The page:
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NCAA Moves To Allow College Athletes To Profit


What do you know? We have some non-pandemic news this morning. College athletes are closer to getting paid. An NCAA panel cleared the way for athletes to be compensated for their, quote, "name, image and likeness." Those would include endorsements and sponsorship deals and other activities related to their athletic skills. NPR sports correspondent Tom Goldman has been covering this slow-moving story, which suddenly moved forward. Hi there, Tom.

TOM GOLDMAN, BYLINE: (Laughter) Hi, Steve.

INSKEEP: How would this plan work?

GOLDMAN: Well, the NCAA board of governors has approved this set of recommendations it calls an important step forward. And the recommendations include - you alluded to some of them - athletes can be paid for third-party endorsements, meaning between the athletes and a business or some endeavor outside the athlete's school or conference. Athletes can make money through social media platforms - like Instagram, Twitter, for instance - by doing appearances or performances and then posting them on those platforms. Also they would be able to make money for personal appearances and creating new businesses.

INSKEEP: But I suppose the college athlete cannot demand a salary from the university, say?

GOLDMAN: Certainly cannot, no. And, you know, on an NCAA conference call with reporters this morning, the term guardrails was used repeatedly, which is, I think, you're alluding to, limitations. The NCAA, while it says it's moving forward into a new reality, it's very nervous about this whole concept of athlete compensation, worried about what it calls a slippery slope toward pay-for-play, which has - excuse me - always been forbidden in college.

So some of these guardrails include no direct pay from a university to an athlete. No use of a name, image and likeness for recruiting by schools or boosters and agents and advisers. And those recommendations do allow for athletes to sign with agents. But there would be limitations. It would - agents could be used to help them set up marketing and business opportunities, but not finding them pro sports opportunities while the athlete's in college.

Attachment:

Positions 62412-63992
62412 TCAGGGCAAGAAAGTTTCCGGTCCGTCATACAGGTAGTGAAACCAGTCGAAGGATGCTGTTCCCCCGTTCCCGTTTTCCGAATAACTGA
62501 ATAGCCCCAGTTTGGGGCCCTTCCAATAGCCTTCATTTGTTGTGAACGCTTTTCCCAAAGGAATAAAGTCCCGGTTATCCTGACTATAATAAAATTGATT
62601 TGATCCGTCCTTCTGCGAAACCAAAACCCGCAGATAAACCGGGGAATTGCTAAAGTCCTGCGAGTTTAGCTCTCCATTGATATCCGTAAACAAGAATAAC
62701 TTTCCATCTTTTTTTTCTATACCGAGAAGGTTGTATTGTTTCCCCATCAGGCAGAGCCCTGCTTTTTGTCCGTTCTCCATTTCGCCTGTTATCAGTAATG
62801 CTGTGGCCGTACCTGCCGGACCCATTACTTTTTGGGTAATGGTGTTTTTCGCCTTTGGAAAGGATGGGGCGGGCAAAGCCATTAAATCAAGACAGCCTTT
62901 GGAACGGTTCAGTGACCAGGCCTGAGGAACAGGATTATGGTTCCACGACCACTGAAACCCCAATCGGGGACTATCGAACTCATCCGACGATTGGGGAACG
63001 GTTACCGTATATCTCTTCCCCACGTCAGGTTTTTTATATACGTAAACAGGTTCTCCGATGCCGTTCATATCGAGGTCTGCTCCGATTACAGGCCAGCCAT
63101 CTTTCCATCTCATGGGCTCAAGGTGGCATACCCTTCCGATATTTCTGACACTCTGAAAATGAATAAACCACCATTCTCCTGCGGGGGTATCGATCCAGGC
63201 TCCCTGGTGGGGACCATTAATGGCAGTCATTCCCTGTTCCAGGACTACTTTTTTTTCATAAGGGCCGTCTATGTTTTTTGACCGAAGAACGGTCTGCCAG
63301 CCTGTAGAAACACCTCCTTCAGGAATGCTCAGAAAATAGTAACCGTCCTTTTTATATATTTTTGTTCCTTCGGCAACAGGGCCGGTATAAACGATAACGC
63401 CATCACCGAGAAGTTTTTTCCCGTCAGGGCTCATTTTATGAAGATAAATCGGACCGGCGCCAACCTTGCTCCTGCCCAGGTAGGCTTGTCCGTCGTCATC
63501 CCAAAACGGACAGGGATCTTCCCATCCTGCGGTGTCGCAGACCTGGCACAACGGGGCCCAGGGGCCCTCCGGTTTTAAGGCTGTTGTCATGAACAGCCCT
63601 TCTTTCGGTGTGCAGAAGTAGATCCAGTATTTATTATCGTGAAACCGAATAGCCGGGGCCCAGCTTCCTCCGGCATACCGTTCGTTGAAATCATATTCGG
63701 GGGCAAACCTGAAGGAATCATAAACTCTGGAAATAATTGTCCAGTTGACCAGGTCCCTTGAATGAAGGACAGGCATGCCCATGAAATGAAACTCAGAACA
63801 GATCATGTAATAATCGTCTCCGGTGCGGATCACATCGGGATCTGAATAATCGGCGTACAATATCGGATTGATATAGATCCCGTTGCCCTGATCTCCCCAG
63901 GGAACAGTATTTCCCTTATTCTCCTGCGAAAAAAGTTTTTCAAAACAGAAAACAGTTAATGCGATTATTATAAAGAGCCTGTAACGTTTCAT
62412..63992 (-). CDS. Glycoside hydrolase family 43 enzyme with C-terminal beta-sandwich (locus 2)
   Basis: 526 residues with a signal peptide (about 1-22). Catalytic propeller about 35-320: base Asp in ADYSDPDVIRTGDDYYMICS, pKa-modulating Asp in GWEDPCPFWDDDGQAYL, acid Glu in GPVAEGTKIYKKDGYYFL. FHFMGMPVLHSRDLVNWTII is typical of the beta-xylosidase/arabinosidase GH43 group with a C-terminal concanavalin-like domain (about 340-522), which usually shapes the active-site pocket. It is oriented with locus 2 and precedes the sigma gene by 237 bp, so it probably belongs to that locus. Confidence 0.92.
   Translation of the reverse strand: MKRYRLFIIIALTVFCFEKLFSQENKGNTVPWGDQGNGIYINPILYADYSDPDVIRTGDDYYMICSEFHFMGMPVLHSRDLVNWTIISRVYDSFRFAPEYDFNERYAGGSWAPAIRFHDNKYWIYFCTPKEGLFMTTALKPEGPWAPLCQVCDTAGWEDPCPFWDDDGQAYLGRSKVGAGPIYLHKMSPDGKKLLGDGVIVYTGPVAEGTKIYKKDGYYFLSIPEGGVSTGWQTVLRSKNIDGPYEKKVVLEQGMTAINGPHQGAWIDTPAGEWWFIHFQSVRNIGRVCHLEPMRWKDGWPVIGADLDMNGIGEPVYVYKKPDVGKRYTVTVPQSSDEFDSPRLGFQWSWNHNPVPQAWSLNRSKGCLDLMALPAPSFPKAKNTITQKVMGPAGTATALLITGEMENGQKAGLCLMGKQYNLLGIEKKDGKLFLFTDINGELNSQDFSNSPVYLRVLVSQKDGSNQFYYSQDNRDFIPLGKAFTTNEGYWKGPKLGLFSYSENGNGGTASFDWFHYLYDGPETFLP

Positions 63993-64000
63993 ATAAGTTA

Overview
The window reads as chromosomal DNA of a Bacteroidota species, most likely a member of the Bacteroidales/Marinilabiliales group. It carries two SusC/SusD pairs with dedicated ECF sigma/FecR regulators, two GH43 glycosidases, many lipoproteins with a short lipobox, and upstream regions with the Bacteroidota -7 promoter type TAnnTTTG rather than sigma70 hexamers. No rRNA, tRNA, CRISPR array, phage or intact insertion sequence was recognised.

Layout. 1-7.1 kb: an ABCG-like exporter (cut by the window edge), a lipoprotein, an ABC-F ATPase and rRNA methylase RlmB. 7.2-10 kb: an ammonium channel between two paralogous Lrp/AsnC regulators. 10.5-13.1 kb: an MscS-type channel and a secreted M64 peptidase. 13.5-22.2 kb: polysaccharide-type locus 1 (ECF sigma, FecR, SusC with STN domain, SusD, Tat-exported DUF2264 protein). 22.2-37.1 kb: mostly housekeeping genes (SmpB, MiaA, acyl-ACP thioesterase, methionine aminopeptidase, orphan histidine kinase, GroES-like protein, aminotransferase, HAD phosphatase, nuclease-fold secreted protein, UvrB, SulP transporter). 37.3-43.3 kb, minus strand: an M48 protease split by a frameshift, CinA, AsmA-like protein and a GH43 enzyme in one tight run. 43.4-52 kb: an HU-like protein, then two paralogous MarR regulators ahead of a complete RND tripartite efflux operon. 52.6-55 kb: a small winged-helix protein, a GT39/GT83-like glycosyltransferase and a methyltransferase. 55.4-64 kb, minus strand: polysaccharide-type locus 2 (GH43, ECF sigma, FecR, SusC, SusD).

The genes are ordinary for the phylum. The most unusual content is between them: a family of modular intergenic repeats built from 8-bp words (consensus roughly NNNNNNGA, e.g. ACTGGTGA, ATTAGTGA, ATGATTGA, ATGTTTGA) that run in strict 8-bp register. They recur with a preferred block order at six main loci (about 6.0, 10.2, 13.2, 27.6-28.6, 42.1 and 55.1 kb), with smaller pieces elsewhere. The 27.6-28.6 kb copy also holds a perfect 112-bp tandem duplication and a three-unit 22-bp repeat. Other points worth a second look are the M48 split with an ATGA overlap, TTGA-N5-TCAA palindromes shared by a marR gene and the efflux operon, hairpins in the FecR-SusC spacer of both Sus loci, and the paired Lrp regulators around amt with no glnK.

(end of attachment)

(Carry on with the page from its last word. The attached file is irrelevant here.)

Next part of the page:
INSKEEP: Tom, if the NCAA is nervous, as you say, and if they're so nervous they're trying to put up all these guardrails, why did they finally move to act at all?

GOLDMAN: You know, the NCAA is definitely aware of the drumbeat of change out there. As you probably know, states, led by California, began passing bills to pay athletes for the use of their name, image and likeness. And today, the - one of the authors of the California bill, which led the way, had this to say. Nancy Skinner from Berkley, a Democrat from Berkeley, she said the NCAA has taken a step in the right direction. College athletes are on their way to making money off their name, image and likeness just like all other Americans can.

She calls it a landmark change. But despite her words, the NCAA is still opposed to state laws like hers. And it will ask Congress to create federal legislation superseding the state laws in order to create a national uniform approach. Otherwise, the NCAA says, it could give universities in certain states a leg up on recruiting if you had this kind of patchwork approach. That's the NCAA's concern, at least.

INSKEEP: What's the next step here?

GOLDMAN: Well, each of the NCAA's divisions - Division 1, 2 and 3 - are expected to approve new rules about name, image and likeness by January. And they would begin in the 2021 academic year.

INSKEEP: Well, hopefully you will also be able to market your name, image and likeness at some point, Tom, because, you know...

GOLDMAN: (Laughter).

INSKEEP: ...You've been a sports correspondent for a long time - widely respected, of course.

GOLDMAN: Thank you, Steve.

INSKEEP: I left you speechless, didn't I? NPR's Tom Goldman. Thanks so much.

GOLDMAN: (Laughter) You're welcome. Transcript provided by NPR, Copyright NPR.

Tom Bowman is a NPR National Desk reporter covering the Pentagon.
Tom Goldman is NPR's sports correspondent. His reports can be heard throughout NPR's news programming, including Morning Edition and All Things Considered, and on NPR.org.